Mergers and acquisitions in the global transport and logistics sectors dipped slightly in the third quarter on fewer deals in emerging markets, but the market remains “resilient,” according to PricewaterhouseCoopers US.
There were 39 deals worth $50 million or more totaling $11.3 billion in July-September, compared with 46 transactions valued at $11.3 billion in the second quarter and 43 deals worth $21.2 billion in the third quarter of 2010, the consultant said.
“Deal activity was resilient in the third quarter of 2011 despite concerns over macro economic trends that included fears over European debt, the potential for double dip recession in the U.S. and fewer deals in the emerging markets,” said Kenneth Evans, U.S. transportation and logistics leader for PwC.
Strategic investors drove the majority of M&A activity in the third quarter with 68 deals worth $50 million or more in the third quarter, compared to 60 percent for the whole of 2010.
“With the recent volatility in capital markets and the continued stockpiling of cash by large sector constituents, it seems that strategic investors are relatively well-positioned to engage in new deals and drive any further recovery in M&A totals,” Evans said.
Financial investors were more active in megadeals, executing three of the four transactions worth $1 billion and more in the third quarter.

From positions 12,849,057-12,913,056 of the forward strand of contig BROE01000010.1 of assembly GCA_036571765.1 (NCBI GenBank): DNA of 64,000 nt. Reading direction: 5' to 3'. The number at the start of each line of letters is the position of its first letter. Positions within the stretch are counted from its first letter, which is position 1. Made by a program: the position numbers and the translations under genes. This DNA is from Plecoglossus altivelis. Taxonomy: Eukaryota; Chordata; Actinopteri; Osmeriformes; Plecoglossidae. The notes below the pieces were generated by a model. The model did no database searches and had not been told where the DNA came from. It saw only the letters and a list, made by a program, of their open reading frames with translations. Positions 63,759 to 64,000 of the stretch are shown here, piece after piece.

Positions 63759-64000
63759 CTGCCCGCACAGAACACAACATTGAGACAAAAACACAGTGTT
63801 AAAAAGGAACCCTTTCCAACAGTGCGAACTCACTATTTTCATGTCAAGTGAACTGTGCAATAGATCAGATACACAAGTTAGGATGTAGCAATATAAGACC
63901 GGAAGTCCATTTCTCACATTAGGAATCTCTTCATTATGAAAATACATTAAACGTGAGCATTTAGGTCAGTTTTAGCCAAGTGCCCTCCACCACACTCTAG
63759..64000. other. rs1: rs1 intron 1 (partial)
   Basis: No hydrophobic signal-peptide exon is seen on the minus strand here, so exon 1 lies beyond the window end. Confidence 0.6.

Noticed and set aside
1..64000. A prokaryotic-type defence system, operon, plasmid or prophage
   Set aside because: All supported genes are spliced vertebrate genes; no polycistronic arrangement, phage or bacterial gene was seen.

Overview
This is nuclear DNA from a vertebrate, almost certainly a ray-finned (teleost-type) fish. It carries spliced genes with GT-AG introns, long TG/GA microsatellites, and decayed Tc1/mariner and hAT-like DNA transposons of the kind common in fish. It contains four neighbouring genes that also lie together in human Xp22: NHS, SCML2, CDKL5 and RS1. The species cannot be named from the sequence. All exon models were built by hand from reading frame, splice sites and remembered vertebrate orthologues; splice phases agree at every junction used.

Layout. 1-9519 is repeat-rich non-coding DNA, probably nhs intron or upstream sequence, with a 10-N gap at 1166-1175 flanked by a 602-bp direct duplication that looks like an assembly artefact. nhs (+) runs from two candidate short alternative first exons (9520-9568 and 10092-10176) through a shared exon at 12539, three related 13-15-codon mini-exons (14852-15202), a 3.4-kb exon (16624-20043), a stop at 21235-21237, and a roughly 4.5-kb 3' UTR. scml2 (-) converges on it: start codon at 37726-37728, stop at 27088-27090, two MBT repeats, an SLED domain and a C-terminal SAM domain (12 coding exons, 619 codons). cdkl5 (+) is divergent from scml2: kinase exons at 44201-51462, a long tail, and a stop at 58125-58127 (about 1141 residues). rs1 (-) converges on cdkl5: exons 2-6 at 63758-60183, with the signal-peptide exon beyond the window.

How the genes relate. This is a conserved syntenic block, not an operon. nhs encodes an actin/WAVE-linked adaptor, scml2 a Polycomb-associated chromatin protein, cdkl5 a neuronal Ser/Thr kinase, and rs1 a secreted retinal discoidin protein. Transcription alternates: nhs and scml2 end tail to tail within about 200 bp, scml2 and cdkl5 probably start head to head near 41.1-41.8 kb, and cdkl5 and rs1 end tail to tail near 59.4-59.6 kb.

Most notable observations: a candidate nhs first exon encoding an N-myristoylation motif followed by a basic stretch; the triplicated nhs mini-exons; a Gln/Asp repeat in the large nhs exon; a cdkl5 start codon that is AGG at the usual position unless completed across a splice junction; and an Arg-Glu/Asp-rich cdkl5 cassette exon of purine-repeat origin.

“Financial investors, who typically looks at deals in the transport and logistics sector for value and stable cash flows, will continue to focus on distressed targets and largest shipping and infrastructure deals,” Evans said. “It’s a positive sign to see that acquirers are still pulling the trigger to execute large deals in the face of today’s market challenges.”
Deal activity is shifting toward shipping and logistics and away from passenger targets in 2011, according to PwC’s latest quarterly analysis. Three of the four mega deals in the third quarter were shipping and logistics transactions with a total value of $3.8 billion.
The biggest deal in the third quarter was the pending $1.75 billion acquisition of Korea’s largest logistics company, Korea Express, by local investment consortium CJ Group.
The largest shipping transaction was the pending $1.05 billion acquisition of GE SeaCo, the ocean container leasing company, by China’s HNA Group and Hong Kong-based Bravia Capital. The second-largest shipping megadeal was the pending purchase of a $1 billion stake in Diamond Shipping by a group of financial investors including WL Ross and sovereign wealth fund China Investment Corp.
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